3.6. Measurement of Advanced Oxidation Protein Products Advanced oxidation protein products (AOPPs) were analysed by using a method validated and optimized by Hanasand et al. (22). FortyµL supernatant fractions of homogenate and serum were first diluted using 160µL of 0.2 M citric acid. Then, 10µL of potassium iodide was added to each well of the microplate. The absorbance of each well was measured at 340 nm against a solvent blank (190µL of 0.20 mol/L citric acid and 10µL of potas- sium iodide). Sample absorbance was expressed asµmol/L (µmol/L chloramine-T equivalents) using a chloramine-T standard curve.

3.7. Measurement of Lipid Hydroperoxides

The range of lipid hydro peroxide (LHP and LOOHs) lev- els was detected spectrophotometrically by a method that uses oxidation of ferrous ions with xylenol orange (23).

LOOHs oxidize ferrous to ferric ions selectively in diluted acid, and the amount of resultant ferric ions is determined by using a ferric-sensitive dye, which indicates the concen- tration of LOOHs. FiftyµL aliquots of the samples were transferred into microcentrifuge reaction vials. Ferrous


xylenol orange reagent (950µL) was added into each sam- ple vial at the same time with vortex mixing. After incuba- tion at room temperature for 30 minutes, all of the sam- ples were centrifuged at 3000 g at 20°C for 10 minutes., and the supernatant was transferred into microplate wells. Fi- nally, the absorbance was read at 560 nm against a reagent blank.

3.8. Measurement of Cu, Zn Superoxide Dismutase Activity Cu, Zn superoxide dismutase (SOD) (EC activity levels were measured using the method described by Sun et al. (24), which depends on the fact that when superoxide radicals, which are produced by the xanthine-xanthine ox- idase system, are not removed by the enzyme Cu, Zn SOD, nitro blue tetrazolium (NBT), which is present in the reac- tion medium, is reduced, and the colour change of which is measured spectrophotometrically. Assay mixture aliquots of 972µL (containing 0.3 mmol/L xanthine, 0.6 mmol/L Na2EDTA, 150µmol/L NBT, 400 mmol/L Na2CO3, and 1 g/L al- bumin) and 13µL XO (167 U/L) were added into 25µL plasma sample tubes separately. At the end of a 20 minutes. in- cubation period, 250µL of 0.8 mmol/L CuCl2was added to each well in order to terminate the reaction. Finally, absorbance values were read at 560 nm against a reagent blank.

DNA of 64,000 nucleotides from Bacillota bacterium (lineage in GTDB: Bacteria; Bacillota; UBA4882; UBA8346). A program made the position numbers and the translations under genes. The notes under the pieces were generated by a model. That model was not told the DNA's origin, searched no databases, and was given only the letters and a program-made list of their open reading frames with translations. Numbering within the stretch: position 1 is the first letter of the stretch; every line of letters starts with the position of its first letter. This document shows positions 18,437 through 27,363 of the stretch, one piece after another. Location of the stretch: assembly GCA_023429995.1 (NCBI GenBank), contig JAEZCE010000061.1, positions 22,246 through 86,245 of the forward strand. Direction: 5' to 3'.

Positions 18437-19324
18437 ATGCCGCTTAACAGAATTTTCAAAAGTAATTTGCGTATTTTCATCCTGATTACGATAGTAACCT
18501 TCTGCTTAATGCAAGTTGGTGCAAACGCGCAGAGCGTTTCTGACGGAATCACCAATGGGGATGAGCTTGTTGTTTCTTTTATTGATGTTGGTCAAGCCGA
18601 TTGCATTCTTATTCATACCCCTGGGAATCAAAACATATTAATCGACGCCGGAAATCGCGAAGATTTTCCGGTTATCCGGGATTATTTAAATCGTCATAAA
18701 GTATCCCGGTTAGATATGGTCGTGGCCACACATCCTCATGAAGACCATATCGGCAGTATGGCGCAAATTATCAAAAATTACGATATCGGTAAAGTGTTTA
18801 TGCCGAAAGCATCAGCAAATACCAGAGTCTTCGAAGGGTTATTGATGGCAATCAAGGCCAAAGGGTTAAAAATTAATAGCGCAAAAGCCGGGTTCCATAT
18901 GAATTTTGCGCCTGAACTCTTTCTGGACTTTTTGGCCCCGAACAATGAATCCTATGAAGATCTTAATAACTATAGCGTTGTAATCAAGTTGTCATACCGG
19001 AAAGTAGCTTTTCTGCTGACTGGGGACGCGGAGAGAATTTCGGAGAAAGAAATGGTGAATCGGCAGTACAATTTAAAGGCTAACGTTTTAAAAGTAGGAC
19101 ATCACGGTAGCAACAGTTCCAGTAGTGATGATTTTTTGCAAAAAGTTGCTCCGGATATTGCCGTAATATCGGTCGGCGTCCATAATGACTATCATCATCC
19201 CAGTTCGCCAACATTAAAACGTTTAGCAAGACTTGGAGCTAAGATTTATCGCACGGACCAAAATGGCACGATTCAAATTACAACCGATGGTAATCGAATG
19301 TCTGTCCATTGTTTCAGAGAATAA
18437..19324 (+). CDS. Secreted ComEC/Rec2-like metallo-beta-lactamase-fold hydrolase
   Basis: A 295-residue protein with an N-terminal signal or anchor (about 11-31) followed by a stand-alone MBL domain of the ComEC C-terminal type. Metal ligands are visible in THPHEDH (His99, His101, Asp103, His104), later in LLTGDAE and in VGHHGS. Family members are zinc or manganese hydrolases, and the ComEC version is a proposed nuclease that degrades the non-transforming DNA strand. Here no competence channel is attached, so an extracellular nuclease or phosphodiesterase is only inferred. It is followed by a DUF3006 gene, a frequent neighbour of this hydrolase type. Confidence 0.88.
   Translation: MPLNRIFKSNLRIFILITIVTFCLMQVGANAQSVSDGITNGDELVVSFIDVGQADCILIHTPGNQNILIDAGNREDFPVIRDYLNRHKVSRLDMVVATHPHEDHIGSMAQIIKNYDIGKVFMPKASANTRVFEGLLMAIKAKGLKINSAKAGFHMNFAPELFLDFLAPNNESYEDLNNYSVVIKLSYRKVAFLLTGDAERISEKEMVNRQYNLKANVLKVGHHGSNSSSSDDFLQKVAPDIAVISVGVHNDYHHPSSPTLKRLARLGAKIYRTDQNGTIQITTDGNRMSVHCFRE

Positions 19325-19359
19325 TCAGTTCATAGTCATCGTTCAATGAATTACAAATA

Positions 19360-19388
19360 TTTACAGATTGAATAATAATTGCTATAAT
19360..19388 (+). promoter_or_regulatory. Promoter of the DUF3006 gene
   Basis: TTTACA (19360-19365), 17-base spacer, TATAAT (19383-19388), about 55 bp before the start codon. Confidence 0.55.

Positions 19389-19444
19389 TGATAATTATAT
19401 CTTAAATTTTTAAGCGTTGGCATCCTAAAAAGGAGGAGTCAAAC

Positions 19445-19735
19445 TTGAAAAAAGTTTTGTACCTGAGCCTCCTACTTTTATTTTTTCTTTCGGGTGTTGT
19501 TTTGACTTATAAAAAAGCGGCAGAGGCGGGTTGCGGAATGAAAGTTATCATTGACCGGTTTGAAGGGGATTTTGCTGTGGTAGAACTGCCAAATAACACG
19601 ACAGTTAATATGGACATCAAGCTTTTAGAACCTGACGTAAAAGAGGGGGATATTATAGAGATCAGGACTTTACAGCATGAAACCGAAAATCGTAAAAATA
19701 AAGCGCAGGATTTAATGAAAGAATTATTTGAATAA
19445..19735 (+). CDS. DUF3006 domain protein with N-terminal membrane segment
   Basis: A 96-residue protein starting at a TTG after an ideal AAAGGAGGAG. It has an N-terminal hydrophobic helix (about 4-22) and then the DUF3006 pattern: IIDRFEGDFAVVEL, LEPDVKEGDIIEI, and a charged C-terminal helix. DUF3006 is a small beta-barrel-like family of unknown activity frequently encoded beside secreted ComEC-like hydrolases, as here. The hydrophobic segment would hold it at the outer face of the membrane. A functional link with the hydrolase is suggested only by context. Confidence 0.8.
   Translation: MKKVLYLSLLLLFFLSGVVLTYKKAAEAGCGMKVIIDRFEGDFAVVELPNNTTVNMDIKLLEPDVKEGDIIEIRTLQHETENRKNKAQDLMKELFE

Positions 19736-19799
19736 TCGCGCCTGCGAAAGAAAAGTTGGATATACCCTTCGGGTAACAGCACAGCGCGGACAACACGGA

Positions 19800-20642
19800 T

3.9. Measurement of Thiol Groups

Total thiol group (T-SH) values were analysed using the method described by Sedlak and Lindsay (25). The princi- ple of the method is the production of 1 mole of 2-nitro-5- thiobenzoic acid for each mole of thiol groups as a result of the reduction of 5, 5’-dithiobis 2-nitrobenzoic acid (DTNB) (26). Sample aliquots of 125µL were mixed with 375µL of 0.2 M tris buffer pH 8.2, 25µL of 0.01 M DTNB and then with 1975µL absolute methanol. A reagent blank (without sam- ple) and a sample blank (without DTNB) were prepared in a similar manner. After a 15 minutes. incubation period, the mixtures were centrifuged at 3000 g at room temperature for 15 minutes. The absorbance values of the supernatant fractions were read at 412 nm with a spectrophotometer against a blank.

3.10. Measurement of Serum Total Protein, Albumin, Urea, Cre- atinine, and Creatinine Clearance

Routine biochemical analyses were run immediately using an automated multi-item analyser (TMS-1024, Tokyo Boeki Medical System Ltd., Japan measuring protein with Biuret method, albumin with bromocresol gren method, urea with urease method, and creatinine with Jaffe method).